The Eunice Kennedy Shriver National Institute of Child Health & Human Development has awarded researchers at Albert Einstein College of Medicine and collaborators at the Children’s Hospital of Philadelphia a five-year, $ 6.7 million grant to study genetics of rare and common congenital heart abnormalities .
“We hope that this project will greatly expand our understanding of the genetic basis of CTDs and lead to novel therapies and preventive strategies for these defects.” – Bernice Morrow director of translational genetics Sidney L. and Miriam K. Olson Chair in Cardiology at Einstein.
Dr. Morrow has appointments in obstetrics & gynecology and women’s health and pediatrics.
The first part of Dr. Morrow’s study will examine occurring in patients with velo-cardio-facial or DiGeorge syndrome. The syndrome is caused by the deletion of a small piece of chromosome 22 known as q11.2.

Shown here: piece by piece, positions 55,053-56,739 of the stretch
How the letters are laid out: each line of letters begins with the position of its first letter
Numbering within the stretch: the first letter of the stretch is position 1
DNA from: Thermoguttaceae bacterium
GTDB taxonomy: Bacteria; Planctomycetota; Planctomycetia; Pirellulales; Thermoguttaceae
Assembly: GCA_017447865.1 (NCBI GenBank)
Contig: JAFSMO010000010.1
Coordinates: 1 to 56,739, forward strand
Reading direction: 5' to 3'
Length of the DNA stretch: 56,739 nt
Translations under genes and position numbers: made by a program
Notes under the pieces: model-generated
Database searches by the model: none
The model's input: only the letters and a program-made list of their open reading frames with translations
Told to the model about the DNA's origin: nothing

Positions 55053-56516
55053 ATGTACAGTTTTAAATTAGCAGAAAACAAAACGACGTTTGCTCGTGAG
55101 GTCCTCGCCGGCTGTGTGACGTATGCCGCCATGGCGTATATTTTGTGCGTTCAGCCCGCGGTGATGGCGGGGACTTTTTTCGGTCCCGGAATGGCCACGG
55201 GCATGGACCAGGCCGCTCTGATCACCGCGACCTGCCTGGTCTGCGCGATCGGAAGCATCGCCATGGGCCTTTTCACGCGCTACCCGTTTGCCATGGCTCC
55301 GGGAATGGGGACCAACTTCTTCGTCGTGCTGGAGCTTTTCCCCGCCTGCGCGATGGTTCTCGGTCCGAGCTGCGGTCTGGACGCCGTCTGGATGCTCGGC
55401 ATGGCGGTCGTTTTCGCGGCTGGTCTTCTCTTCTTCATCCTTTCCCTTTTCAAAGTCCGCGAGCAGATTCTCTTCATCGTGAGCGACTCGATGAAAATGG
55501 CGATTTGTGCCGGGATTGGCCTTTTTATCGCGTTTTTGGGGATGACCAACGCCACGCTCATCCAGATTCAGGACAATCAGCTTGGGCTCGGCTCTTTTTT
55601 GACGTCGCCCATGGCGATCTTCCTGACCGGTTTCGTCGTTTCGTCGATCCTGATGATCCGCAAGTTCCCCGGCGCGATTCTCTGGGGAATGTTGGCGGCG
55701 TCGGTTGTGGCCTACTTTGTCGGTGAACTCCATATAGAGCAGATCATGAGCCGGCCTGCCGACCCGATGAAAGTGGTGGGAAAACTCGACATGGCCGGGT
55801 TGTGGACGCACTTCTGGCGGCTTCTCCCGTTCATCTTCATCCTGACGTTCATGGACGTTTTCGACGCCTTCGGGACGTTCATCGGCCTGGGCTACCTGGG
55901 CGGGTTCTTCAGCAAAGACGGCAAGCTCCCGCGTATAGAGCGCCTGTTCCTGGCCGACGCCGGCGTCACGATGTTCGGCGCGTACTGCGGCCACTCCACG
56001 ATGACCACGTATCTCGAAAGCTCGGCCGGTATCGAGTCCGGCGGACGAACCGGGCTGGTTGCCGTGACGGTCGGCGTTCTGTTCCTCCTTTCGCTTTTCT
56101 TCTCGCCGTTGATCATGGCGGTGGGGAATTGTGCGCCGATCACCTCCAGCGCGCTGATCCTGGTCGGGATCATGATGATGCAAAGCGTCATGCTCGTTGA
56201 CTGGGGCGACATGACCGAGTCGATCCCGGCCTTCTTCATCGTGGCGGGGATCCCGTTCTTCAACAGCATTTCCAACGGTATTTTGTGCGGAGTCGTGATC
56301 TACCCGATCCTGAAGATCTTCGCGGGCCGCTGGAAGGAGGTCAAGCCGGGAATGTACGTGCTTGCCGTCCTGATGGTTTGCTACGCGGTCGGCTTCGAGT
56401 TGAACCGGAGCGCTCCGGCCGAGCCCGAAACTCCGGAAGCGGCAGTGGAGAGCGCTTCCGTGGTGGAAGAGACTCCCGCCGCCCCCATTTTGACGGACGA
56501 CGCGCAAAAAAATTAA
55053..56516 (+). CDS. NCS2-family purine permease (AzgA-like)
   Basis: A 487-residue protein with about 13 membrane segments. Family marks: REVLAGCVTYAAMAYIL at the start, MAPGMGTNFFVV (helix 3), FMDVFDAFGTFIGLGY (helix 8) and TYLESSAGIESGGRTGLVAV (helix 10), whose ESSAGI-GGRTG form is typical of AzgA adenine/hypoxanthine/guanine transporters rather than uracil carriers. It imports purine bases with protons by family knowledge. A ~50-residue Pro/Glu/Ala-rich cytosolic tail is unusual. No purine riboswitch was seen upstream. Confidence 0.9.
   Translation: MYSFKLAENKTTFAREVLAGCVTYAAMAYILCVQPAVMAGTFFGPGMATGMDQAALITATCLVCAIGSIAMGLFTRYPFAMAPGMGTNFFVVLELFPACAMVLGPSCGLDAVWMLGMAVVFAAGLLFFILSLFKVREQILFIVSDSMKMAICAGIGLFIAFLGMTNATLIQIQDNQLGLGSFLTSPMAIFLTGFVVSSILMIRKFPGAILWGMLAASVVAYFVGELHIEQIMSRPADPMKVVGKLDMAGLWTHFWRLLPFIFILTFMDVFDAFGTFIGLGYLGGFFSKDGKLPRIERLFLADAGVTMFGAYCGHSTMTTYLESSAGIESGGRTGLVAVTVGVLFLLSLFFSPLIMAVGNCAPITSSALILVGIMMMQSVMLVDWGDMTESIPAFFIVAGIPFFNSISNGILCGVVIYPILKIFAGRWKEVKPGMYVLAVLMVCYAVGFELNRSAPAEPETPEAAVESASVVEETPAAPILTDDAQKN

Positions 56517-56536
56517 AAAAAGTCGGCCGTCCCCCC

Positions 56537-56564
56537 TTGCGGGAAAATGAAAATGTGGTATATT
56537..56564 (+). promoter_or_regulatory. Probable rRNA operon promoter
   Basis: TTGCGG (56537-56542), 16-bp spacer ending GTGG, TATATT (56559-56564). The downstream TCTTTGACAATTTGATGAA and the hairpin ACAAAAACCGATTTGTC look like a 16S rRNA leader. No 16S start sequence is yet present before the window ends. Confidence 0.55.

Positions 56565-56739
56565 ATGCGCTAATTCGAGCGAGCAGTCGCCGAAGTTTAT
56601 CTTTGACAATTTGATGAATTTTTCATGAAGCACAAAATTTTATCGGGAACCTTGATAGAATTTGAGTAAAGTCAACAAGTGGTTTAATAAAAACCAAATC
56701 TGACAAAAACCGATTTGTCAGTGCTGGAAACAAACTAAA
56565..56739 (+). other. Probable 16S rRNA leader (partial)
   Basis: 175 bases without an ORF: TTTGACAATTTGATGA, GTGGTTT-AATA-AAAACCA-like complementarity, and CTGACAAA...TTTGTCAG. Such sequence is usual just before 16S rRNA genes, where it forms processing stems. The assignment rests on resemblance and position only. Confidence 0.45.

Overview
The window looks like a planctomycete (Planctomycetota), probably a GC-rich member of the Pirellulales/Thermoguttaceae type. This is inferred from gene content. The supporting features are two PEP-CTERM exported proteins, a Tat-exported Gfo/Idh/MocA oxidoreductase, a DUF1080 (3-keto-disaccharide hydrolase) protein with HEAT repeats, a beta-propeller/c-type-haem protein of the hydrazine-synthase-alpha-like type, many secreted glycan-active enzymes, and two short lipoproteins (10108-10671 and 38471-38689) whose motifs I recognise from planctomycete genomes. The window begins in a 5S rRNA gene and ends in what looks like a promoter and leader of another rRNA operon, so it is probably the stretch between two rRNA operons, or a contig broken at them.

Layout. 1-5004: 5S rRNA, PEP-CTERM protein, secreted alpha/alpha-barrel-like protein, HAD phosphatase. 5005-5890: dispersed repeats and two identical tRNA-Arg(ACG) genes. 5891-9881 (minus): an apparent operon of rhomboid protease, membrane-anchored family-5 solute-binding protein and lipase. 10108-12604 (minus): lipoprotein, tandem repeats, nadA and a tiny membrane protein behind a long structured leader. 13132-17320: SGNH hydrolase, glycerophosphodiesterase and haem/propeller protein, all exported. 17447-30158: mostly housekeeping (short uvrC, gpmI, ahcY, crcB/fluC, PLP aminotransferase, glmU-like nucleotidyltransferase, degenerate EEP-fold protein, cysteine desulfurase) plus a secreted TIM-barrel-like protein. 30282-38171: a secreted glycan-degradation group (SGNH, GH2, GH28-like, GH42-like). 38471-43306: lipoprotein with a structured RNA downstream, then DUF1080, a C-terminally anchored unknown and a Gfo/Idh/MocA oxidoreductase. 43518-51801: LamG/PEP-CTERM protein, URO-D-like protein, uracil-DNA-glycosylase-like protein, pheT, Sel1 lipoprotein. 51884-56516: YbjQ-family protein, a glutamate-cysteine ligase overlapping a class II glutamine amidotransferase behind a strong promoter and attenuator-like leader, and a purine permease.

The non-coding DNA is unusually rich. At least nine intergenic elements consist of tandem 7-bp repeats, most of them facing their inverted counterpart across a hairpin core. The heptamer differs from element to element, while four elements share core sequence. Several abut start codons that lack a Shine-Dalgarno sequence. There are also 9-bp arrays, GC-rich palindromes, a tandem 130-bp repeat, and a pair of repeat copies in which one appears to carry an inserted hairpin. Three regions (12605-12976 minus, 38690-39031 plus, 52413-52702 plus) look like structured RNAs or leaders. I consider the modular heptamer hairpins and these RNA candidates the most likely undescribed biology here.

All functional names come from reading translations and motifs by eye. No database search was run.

This deletion can cause a variety of developmental abnormalities, including immune deficiencies, mild craniofacial deformities and behavioral or intellectual disabilities.
The TBX1 gene is largely responsible for physical abnormalities in the disorder. Since the symptoms vary from mild to serious, Dr. Morrow believes that DNA variations in other genes may influence disease severity.
Her continued research funded by this grant will involve tracking down modifier genes and determine interaction. She will be using DNAs from human subjects and mouse models of the syndrome in her research.
In another part of the study, the researchers will examine whether genes involved in 22q11DS also play a role in non-syndromic CTDs. These defects are more common than the CTDs associated with 22q11DS and relevant to a larger number of people.